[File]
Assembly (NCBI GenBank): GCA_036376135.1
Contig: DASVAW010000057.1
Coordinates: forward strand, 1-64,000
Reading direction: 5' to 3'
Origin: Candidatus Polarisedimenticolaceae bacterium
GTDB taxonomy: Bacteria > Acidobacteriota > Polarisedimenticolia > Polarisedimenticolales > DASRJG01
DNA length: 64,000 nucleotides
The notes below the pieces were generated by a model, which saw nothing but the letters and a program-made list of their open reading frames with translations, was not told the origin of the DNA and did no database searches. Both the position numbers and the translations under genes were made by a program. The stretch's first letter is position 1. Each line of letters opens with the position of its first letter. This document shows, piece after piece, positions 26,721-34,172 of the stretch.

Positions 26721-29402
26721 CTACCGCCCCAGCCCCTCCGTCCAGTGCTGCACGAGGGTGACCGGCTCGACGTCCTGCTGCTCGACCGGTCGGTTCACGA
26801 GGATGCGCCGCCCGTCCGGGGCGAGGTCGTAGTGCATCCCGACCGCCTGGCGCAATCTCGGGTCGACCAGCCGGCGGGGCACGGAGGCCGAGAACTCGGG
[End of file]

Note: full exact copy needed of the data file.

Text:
Assembly (NCBI GenBank): GCA_036376135.1
Contig: DASVAW010000057.1
Coordinates: forward strand, 1-64,000
Reading direction: 5' to 3'
Origin: Candidatus Polarisedimenticolaceae bacterium
GTDB taxonomy: Bacteria > Acidobacteriota > Polarisedimenticolia > Polarisedimenticolales > DASRJG01
DNA length: 64,000 nucleotides
The notes below the pieces were generated by a model, which saw nothing but the letters and a program-made list of their open reading frames with translations, was not told the origin of the DNA and did no database searches. Both the position numbers and the translations under genes were made by a program. The stretch's first letter is position 1. Each line of letters opens with the position of its first letter. This document shows, piece after piece, positions 26,721-34,172 of the stretch.

Positions 26721-29402
26721 CTACCGCCCCAGCCCCTCCGTCCAGTGCTGCACGAGGGTGACCGGCTCGACGTCCTGCTGCTCGACCGGTCGGTTCACGA
26801 GGATGCGCCGCCCGTCCGGGGCGAGGTCGTAGTGCATCCCGACCGCCTGGCGCAATCTCGGGTCGACCAGCCGGCGGGGCACGGAGGCCGAGAACTCGGG